The last we talked, you were on Day 38, staring down the crux of the route. Take us along from there. “Within that week, we made it to our food cache, and that week went pretty good. But then we picked up this food and we became the heaviest of the whole trip, with 60 days of food and fuel. And that made it much more difficult—headlands, bays, more headlands, and every single headland after our cache got significantly tougher.”

“We kept up a pretty strong pace of mileage given the conditions and the problems; pressure ridges and broken up pieces of ice. But we were able to work through that, and utilitze the edge of glaciers or land, so if we were able to travel 10 or 12 miles a day, maybe it’d be three miles of really rough stuff.”

“The ice was melting really quickly though, so our options on land were running out, and everywhere else it was really deep, wet slushy snow. The skis didn’t work. My half ski became a third of a ski and I tried it for about a day and just gave up on it. So we just huffed it for 150 miles.”

Ellesmere Island Map

How did Jon’s skis hold up? “They had significant cracks, but they never quite gave out. And to be honest, it’s really fortunate that Jon’s renal failure happened when it did, but other things were like that too. When my skis broke, they broke at the perfect time, because they weren’t working anymore, it was just as effective to walk.”

What’s the difference between statute miles, nautical miles and regular miles? “[Laughter] Statute miles are like American miles, but we were calling off miles in nautical miles, because for maps and navigation, it works smoothly. But a nautical is 1.18 regular miles. … My brother always gives me sh**: why don’t you talk in normal miles, man?”

So how much time did you spend in the boats? “Having said what I said about the difificult travel conditions, we hit a point where we litterally were not able to travel in the style we were traveling. We hit a point where the ocean was all these pieces of broken ice. … It was just huge cliffs and bad ice, and the ice was traveling four or five miles a day, so a lot of movement. One idea we had was to jump out on a large piece of ice and sail it through a strait. So we hopped on some ice, set up camp, and joked about being on a big ice breaker ship. Then we woke up in the middle of the night and had drifted four or five miles north—the wrong way, and up against these cliffs.”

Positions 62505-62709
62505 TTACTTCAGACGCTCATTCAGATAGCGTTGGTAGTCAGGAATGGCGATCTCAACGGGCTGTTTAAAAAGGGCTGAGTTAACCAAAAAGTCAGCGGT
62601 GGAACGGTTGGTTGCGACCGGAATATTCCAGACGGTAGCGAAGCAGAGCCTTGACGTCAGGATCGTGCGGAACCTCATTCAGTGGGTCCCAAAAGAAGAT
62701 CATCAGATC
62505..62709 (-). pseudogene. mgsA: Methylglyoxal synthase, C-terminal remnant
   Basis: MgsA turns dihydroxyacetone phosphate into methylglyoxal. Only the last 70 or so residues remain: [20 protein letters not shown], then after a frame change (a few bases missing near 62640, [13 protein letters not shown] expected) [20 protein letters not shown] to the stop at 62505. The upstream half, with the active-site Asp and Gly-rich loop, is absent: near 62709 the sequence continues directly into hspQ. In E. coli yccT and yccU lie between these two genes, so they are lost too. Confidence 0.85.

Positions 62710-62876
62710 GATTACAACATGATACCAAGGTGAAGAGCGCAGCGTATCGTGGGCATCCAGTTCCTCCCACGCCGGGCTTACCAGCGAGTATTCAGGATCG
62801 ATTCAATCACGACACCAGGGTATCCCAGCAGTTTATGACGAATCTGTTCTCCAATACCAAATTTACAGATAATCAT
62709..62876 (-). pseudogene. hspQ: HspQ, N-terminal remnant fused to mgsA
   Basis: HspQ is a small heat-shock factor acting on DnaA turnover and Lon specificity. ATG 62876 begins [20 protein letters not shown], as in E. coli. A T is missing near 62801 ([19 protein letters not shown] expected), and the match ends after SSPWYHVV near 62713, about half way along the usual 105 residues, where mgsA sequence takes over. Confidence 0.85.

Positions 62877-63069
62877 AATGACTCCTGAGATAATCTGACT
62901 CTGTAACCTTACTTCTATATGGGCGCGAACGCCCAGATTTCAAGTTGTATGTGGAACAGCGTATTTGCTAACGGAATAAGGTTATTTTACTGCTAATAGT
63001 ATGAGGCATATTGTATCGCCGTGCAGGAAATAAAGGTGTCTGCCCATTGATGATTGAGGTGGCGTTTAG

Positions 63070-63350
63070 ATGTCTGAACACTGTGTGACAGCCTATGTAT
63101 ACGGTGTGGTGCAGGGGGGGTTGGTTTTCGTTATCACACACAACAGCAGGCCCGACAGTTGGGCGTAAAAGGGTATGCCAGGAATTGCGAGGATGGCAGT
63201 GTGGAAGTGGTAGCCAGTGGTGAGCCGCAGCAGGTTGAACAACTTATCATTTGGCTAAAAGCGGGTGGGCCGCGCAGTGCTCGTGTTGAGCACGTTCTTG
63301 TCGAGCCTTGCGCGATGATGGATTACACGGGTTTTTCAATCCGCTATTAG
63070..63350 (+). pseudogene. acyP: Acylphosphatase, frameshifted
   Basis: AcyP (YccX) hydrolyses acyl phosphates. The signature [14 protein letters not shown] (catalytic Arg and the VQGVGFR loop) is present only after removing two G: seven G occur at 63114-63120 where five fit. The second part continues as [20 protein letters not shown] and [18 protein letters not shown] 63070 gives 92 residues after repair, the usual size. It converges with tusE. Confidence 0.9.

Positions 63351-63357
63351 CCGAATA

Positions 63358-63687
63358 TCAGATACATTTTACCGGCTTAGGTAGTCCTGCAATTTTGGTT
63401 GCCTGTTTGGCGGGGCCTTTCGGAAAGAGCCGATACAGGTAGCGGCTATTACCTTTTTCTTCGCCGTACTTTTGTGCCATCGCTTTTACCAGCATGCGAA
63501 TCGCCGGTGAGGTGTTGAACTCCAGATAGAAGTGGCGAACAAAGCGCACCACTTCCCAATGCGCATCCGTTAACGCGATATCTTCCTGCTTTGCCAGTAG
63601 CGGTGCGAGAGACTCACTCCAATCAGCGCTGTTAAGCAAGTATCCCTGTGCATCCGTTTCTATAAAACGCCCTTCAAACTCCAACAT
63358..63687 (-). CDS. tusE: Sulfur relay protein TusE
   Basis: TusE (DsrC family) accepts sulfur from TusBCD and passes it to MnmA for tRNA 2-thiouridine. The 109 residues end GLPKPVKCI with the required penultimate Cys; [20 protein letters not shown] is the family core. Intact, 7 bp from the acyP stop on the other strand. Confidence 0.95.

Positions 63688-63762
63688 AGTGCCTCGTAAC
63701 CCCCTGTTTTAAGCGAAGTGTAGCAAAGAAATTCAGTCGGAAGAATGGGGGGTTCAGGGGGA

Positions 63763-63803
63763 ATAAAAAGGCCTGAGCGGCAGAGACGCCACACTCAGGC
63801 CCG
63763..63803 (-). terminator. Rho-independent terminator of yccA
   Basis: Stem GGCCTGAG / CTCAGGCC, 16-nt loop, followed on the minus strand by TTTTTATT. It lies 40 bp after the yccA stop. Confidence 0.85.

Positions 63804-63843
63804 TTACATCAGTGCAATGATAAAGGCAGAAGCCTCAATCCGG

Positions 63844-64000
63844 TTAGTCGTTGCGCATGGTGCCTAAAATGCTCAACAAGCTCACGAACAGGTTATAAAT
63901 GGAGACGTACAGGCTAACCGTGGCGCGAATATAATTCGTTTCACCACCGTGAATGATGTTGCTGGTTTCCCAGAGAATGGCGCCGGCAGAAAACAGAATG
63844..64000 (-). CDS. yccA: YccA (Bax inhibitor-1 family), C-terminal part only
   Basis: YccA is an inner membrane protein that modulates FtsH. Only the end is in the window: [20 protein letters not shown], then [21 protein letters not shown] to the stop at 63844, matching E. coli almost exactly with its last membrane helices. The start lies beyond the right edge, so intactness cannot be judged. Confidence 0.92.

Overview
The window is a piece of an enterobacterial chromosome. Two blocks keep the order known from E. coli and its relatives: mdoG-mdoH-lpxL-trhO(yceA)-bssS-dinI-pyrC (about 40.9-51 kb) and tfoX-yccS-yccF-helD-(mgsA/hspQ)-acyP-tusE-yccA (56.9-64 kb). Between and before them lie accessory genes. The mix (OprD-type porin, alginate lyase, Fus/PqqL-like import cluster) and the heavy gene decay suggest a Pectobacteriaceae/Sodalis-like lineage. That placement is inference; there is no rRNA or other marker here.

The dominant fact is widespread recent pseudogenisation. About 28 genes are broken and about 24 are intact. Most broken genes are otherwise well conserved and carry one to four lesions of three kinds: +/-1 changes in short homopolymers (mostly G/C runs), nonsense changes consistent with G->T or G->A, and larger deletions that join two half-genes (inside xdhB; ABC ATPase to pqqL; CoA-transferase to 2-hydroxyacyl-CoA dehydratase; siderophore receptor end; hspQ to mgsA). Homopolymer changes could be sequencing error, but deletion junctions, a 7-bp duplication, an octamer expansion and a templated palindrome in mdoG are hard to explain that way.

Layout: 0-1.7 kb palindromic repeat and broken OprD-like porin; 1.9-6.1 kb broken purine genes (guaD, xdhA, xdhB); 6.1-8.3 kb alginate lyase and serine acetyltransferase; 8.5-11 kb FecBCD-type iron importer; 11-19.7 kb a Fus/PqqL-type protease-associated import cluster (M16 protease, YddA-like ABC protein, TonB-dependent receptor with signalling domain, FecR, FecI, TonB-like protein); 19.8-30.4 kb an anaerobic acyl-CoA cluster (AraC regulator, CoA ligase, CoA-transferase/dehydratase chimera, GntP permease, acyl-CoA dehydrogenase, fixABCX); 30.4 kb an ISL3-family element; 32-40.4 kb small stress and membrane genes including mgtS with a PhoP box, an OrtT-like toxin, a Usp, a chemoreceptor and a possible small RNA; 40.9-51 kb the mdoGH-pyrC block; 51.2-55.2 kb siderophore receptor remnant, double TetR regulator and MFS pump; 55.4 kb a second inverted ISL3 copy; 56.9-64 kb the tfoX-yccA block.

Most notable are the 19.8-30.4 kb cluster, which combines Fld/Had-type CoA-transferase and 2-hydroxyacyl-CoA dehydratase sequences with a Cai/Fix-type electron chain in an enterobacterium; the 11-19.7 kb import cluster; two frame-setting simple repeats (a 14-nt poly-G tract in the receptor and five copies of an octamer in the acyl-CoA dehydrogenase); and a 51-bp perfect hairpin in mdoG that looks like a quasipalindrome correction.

“We were there for 16 days, on the corner of the island trying to round the corner and go south. There’s a funnel between Greenland and Ellesmere, and all the ice funnels through there, and it’s also a real cliffy section of land. So we were stuck.”

“The transition was very difficult at first—just being stuck there—but once the winds shifted and pulled the ice off shore, it created a channel of water for us to paddle in. So we hopped in our boats and paddled 22 miles in probably 20 hours or so. It was about 9 o’clock at night when we set out. So that was a real abrupt, quick change considering all we were dealing with.”

So what happens if (when?) you fall in the water. “I slipped in, Jon slipped in, we both slipped in once—into the freezing cold Arctic Ocean. But we made sure we always traveled real tight together and helped each other when we were seal launching off of a piece of ice, or climbing a piece of ice, because there was always danger. And there was also danger of being squashed by the ice. Sometimes we’d have to make a decision to get on top of ice or else we’d be squashed by it, or the channel we were taking would be closing up.”

Firewood doesn’t seem to be much of an industry, so you can’t just build a fire ala Jack London, right? “That’s a great question. [Laughter] First, right, there’s no wood to build a fire. But we did have the stove. Fortunately for us, when we did fall in, the sun was still high in the sky, so if you kept moving, exerting a lot of energy, and couple that with the sun, it dried the clothes right out. Later in the trip the sun wasn’t out that often, so we were just really cold the whole time.”